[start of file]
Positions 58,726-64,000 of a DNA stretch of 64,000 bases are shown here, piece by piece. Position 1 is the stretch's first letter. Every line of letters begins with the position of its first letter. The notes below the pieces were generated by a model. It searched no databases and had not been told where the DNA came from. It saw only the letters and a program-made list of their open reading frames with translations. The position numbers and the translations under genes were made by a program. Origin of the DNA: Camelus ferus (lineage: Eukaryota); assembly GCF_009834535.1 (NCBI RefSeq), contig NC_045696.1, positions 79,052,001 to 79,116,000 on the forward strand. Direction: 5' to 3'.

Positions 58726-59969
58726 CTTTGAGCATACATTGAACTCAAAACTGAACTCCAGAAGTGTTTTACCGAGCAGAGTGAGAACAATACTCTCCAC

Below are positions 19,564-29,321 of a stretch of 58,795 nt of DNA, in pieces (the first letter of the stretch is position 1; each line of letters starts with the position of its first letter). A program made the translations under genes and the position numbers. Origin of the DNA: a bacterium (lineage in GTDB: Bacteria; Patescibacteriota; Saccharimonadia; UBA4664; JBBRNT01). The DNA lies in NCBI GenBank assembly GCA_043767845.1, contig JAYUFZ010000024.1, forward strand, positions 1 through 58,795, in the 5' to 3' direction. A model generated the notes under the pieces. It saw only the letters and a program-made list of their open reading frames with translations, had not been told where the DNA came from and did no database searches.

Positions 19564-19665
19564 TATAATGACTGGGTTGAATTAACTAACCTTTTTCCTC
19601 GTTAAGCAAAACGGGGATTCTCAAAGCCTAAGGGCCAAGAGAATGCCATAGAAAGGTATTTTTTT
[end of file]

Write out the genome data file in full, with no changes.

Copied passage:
Positions 58,726-64,000 of a DNA stretch of 64,000 bases are shown here, piece by piece. Position 1 is the stretch's first letter. Every line of letters begins with the position of its first letter. The notes below the pieces were generated by a model. It searched no databases and had not been told where the DNA came from. It saw only the letters and a program-made list of their open reading frames with translations. The position numbers and the translations under genes were made by a program. Origin of the DNA: Camelus ferus (lineage: Eukaryota); assembly GCF_009834535.1 (NCBI RefSeq), contig NC_045696.1, positions 79,052,001 to 79,116,000 on the forward strand. Direction: 5' to 3'.

Positions 58726-59969
58726 CTTTGAGCATACATTGAACTCAAAACTGAACTCCAGAAGTGTTTTACCGAGCAGAGTGAGAACAATACTCTCCAC

Below are positions 19,564-29,321 of a stretch of 58,795 nt of DNA, in pieces (the first letter of the stretch is position 1; each line of letters starts with the position of its first letter). A program made the translations under genes and the position numbers. Origin of the DNA: a bacterium (lineage in GTDB: Bacteria; Patescibacteriota; Saccharimonadia; UBA4664; JBBRNT01). The DNA lies in NCBI GenBank assembly GCA_043767845.1, contig JAYUFZ010000024.1, forward strand, positions 1 through 58,795, in the 5' to 3' direction. A model generated the notes under the pieces. It saw only the letters and a program-made list of their open reading frames with translations, had not been told where the DNA came from and did no database searches.

Positions 19564-19665
19564 TATAATGACTGGGTTGAATTAACTAACCTTTTTCCTC
19601 GTTAAGCAAAACGGGGATTCTCAAAGCCTAAGGGCCAAGAGAATGCCATAGAAAGGTATTTTTTT